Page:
CSC News

October 24, 2007

NC State’s Insight Racing Team Heads to the DARPA Urban Challenge National Qualification Event

Provided with permission from NC State Engineering News

Photo of Insight Racing TeamThe North Carolina State University-sponsored Insight Racing team and their robotic Lotus Elise — the “Lone Wolf” — head to the decommissioned George Air Force Base in Victorville, Calif., this week to compete in the Defense Advanced Research Projects Agency (DARPA) Urban Challenge National Qualification Event that begins October 26.

The team —NC State faculty, students, Lotus Engineering, sponsoring companies, members of the technical community and retired business executives — is one of only 36 participants from an original field of 89 to advance to the national qualification event.

Rigorous qualifying rounds will be held from October 26 through October 31 to determine the safest and most capable autonomous vehicles. In the final race on November 3, up to 20 of the qualification winners will compete against each other on a 60-mile mock urban course. A total of $3.5 million in prizes will be awarded to the fastest vehicles that are able to finish the race under six hours while obeying traffic laws, performing traffic maneuvers and avoiding obstacles and other robotic vehicles.

Well-wishers and major sponsors gathered on NC State’s Centennial Campus for a send-off celebration October 17. Confidence and spirits were high.

Dr. James J. Zuiches, vice chancellor of extension, engagement and economic development at NC State, joined the celebration and sported an Insight Racing Team shirt. Zuiches had just returned from a science and technology conference in Japan where he had an opportunity to hear Etsuhiko Shoyama give a talk. Shoyama is president, CEO and director of Hitachi, Ltd., and a member of the Council for Science and Technology in Japan.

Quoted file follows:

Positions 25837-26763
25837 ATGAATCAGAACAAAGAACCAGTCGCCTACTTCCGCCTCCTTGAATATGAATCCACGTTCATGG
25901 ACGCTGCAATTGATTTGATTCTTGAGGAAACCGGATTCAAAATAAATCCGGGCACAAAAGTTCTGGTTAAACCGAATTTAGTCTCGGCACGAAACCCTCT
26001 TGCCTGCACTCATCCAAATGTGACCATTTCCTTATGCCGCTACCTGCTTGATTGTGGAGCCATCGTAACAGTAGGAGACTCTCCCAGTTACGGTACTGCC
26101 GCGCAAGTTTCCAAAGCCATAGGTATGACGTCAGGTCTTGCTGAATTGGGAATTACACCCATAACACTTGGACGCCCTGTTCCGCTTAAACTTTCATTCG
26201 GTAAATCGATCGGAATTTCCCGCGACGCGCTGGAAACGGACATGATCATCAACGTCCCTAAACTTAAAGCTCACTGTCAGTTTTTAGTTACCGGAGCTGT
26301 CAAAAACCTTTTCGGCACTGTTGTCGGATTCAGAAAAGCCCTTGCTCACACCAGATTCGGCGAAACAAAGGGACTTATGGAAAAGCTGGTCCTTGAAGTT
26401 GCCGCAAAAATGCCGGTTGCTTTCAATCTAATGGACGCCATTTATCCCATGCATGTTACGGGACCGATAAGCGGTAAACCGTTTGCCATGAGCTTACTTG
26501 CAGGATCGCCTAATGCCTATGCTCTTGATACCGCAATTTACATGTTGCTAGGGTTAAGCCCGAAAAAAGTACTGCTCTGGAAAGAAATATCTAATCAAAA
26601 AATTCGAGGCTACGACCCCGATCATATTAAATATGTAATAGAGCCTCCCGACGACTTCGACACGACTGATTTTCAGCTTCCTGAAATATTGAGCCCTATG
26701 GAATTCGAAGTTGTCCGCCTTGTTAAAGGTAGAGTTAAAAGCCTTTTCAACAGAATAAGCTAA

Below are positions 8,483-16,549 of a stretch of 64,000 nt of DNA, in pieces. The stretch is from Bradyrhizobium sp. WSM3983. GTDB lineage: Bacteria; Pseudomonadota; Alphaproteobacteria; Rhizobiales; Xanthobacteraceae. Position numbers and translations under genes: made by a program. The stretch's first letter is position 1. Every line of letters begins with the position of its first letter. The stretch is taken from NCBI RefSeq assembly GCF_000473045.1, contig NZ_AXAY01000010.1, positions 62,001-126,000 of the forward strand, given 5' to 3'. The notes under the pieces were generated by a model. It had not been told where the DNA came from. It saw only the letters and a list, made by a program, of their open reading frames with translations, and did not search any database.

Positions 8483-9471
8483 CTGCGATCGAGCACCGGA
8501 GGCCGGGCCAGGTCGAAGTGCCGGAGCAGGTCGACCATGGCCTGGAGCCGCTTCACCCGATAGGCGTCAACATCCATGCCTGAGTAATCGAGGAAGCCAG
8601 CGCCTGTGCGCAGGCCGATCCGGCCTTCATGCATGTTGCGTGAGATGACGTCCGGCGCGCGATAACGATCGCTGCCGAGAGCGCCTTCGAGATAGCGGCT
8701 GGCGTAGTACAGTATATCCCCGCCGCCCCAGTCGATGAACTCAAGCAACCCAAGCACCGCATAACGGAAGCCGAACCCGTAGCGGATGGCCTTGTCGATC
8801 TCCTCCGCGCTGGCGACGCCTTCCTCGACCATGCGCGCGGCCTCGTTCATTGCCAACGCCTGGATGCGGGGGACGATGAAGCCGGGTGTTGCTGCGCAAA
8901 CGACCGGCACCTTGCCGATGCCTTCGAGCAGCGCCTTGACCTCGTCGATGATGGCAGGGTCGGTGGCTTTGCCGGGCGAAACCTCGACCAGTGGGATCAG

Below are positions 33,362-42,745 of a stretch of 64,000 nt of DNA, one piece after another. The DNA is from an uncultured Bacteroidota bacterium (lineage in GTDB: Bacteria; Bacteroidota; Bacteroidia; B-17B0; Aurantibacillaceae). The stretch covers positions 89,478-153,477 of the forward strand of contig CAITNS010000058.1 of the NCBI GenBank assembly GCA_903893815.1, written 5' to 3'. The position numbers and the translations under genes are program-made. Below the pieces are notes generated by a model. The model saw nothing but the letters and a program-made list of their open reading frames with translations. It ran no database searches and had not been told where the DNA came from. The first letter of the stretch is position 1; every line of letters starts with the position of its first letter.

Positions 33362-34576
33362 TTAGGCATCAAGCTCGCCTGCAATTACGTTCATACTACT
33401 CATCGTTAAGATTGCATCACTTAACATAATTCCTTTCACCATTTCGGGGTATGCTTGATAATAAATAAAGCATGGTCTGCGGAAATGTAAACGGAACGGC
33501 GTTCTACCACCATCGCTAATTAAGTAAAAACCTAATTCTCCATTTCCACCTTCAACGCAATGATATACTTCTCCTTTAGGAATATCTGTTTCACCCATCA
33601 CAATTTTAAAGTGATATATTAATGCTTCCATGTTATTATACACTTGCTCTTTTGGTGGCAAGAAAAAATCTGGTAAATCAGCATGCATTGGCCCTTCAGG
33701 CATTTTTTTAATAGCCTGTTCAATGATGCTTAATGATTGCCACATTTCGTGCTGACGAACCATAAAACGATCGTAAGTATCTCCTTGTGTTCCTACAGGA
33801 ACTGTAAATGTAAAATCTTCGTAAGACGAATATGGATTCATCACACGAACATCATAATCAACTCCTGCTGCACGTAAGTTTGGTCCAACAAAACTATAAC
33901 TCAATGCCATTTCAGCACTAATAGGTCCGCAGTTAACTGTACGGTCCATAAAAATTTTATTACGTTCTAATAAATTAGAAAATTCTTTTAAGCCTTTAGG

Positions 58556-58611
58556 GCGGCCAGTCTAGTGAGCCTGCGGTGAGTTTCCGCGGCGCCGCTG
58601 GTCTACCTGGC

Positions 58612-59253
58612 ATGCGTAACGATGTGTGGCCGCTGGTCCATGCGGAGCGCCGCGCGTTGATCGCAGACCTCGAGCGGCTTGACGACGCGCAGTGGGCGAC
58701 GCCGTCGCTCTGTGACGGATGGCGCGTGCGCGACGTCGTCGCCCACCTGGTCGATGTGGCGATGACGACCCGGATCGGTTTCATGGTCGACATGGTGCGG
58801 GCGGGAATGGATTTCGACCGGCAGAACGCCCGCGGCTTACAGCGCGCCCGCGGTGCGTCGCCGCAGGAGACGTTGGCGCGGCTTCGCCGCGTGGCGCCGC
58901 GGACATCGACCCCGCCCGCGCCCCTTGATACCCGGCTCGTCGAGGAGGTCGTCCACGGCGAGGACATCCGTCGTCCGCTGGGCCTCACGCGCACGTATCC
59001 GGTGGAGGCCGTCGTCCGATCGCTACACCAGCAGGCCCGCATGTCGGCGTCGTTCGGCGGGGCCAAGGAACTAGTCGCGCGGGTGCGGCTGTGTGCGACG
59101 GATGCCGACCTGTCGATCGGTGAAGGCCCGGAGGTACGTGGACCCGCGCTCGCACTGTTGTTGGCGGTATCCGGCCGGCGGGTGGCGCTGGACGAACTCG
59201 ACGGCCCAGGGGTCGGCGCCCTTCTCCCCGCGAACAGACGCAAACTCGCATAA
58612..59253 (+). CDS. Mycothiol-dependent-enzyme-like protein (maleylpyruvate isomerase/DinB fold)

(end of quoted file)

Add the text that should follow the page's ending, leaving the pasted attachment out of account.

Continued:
“Mr. Shoyama named five [science and technology] priorities,” said Zuiches. “Traffic safety and security was one of the five priorities. I immediately thought of our team, who are using technology to create a safer vehicle.”

DARPA started the Grand Challenges Races in 2004 with the goal of developing technology that would allow the U.S. military to use autonomous ground vehicles to conduct missions. Safe operation in traffic is essential to U.S. military plans.

Not only has the Insight Racing Team developed a safe robotic vehicle, they have done it with what Simon Cobb of Lotus Engineering, Inc., laughingly referred to “as a compromised vehicle.”

Lotus Engineering and the new North Carolina Center for Automotive Research (NCCAR) in Northampton County are major sponsors of the Insight Racing team.

Cobb explained that when he offered Grayson Randall, founder and team leader of Insight Racing, and Walt Sliva, adjunct lecturer in the Department of Electrical and Computer Engineering at NC State, the Lotus Elise for the DARPA Challenge, they both laughed because the elegant sports car did not have enough room for all the necessary computers and equipment. However, Randall and Sliva took the generous offer back to the rest of the team, who decided to accept it and embraced the added challenge of downsizing the equipment.

The Lotus Elise is the only sports car in the race. Shep Pitts, team member and doctoral student in electrical engineering at NC State, acknowledged the challenges of downsizing equipment but noted that the Lone Wolf’s agility is an advantage when maneuvering through the course.

When asked about the team’s chances of winning the Grand Challenge, Grayson Randall said, “Good. We’ve worked very hard. All the teams are very good. There have been phenomenal advances in technology since the first Challenge in 2004.”

The event is free and open to the public. For those who are unable to travel to the DARPA Urban Challenge, there will be a live webcast of the final race on November 3 at

— mcblief —

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